Online photo sharing, storage and printing stalwart Shutterfly is well aware of photo startups such as Instagram, Sincerely, Keepsy, and others. But according to Shutterfly CEO Jeff Housenbold, the new competition doesn’t exactly keep him up at night.
That’s because the Redwood City, Calif.-based company has seen lots of photo-sharing startups come and go since its inception in 1999, Housenbold told me in an interview last week. Our chat was meant to focus on the launch of Shutterfly’s new Custom Path photo book creator, which is by all appearances a top-notch product. But things really got interesting when I asked how Custom Path compares to the offerings from new entrants in the photo printing market like Postagram and Keepsy.
“Who are the ‘entrants in the market’?” Housenbold asked a bit testily. “We’ve seen more than a thousand venture-backed companies come into the space, and they all fail. They don’t understand scale.” Even big players like Yahoo, AOL, Sony, and American Greetings have “tried their hand” in the photo sharing and printing space only to eventually shut down operations, he said. “If they can’t succeed at it, I don’t think three kids in a garage with $3 million in venture funding can. It’s hard.”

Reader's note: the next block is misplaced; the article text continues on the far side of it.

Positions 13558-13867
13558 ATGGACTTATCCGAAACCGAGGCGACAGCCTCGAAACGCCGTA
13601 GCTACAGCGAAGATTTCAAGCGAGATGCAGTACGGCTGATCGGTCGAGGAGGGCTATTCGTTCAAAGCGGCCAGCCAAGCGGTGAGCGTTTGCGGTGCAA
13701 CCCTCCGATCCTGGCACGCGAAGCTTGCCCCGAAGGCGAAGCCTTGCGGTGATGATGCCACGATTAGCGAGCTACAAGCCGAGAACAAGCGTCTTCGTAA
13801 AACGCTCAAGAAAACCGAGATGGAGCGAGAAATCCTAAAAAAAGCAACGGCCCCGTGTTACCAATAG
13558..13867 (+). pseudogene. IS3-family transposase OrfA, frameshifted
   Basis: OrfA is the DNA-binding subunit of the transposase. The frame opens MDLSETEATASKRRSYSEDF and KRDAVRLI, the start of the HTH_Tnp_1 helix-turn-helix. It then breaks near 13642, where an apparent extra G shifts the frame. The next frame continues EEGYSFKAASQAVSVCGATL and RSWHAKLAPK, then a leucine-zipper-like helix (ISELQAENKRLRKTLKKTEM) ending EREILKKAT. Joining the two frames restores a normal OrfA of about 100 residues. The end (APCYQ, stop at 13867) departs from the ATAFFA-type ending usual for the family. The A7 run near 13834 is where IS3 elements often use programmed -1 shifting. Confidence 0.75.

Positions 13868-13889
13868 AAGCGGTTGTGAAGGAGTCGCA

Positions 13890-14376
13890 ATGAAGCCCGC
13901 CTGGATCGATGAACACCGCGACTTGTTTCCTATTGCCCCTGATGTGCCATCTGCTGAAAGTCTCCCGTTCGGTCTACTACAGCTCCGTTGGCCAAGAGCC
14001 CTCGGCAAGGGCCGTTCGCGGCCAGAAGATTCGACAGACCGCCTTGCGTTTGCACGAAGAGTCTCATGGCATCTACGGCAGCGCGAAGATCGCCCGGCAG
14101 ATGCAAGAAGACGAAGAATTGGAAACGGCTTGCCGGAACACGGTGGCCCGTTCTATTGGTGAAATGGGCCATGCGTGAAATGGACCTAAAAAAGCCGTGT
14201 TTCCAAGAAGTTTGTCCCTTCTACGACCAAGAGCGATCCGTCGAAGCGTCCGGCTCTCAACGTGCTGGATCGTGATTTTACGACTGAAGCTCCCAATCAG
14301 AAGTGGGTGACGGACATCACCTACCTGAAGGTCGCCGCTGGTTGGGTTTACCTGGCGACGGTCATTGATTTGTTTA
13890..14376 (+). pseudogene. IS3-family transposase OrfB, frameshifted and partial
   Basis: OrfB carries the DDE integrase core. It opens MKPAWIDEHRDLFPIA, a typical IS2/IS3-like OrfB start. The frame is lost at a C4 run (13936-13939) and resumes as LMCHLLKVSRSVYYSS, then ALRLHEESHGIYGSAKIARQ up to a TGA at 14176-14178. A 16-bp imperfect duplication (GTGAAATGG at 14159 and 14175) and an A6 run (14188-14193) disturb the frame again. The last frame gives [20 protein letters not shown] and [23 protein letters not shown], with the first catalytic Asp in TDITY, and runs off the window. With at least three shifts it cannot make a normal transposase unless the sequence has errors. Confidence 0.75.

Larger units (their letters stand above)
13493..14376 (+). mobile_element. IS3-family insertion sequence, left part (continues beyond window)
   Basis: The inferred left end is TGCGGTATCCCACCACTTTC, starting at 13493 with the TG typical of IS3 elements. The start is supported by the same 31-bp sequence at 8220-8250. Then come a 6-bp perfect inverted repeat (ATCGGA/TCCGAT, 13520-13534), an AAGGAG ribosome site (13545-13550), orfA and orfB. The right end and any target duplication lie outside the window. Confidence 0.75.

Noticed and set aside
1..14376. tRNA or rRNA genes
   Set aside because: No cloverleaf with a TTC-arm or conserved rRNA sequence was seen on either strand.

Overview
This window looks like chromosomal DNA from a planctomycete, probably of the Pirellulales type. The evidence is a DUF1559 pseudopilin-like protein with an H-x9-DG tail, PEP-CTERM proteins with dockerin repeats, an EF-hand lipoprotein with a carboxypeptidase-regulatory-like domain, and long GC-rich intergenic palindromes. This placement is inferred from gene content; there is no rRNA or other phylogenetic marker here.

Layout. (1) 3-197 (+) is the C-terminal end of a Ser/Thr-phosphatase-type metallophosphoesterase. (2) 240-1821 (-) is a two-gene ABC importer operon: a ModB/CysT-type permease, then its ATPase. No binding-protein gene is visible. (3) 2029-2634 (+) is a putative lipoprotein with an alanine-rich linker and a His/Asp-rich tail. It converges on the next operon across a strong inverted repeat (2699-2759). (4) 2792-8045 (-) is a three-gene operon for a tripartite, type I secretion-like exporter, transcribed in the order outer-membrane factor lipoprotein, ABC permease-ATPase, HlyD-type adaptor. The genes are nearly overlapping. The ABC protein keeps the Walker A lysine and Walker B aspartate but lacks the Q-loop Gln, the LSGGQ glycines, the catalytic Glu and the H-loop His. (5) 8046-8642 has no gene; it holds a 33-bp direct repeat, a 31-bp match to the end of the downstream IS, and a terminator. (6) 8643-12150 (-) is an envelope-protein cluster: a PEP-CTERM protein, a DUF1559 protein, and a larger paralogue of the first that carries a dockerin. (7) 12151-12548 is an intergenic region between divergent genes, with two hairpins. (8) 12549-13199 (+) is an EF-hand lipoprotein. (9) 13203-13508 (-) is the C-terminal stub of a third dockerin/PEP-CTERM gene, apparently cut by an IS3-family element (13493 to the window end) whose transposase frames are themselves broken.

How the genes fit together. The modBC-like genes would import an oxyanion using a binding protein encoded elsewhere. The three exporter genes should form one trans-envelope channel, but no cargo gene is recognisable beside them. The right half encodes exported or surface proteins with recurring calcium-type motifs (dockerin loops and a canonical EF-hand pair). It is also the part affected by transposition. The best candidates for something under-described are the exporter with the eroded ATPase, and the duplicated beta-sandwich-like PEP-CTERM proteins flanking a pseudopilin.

Indeed, Shutterfly stands out in at least one major way: It makes a lot of money. “Instagram has built a nice feature, but it’s a function, not a business. Lots of companies offer great consumer feature functionalities, but it’s not something that people [want to] pay for,” he said. Shutterfly, meanwhile, makes products that people “are willing to take out their credit cards for.”
Housenbold has every reason to feel confident from a financial perspective. Shutterfly, with a market cap of $1.65 billion and a 56-percent gross profit margin on annual revenues of more than $300 million, is absolutely a market leader. But after our conversation about Shutterfly’s competitive landscape, I was left feeling a bit like the CEO doth protest too much. Slamming the competition is a time-honored tradition in the tech world, but when he specifically scolded GigaOM for leading potential Shutterfly customers astray, it became a bit much. Housenbold told me startup coverage like ours “just adds to the consumer confusion in this space.”
Maybe he’s not up nights, but it sounds like he’s not sleeping easy either.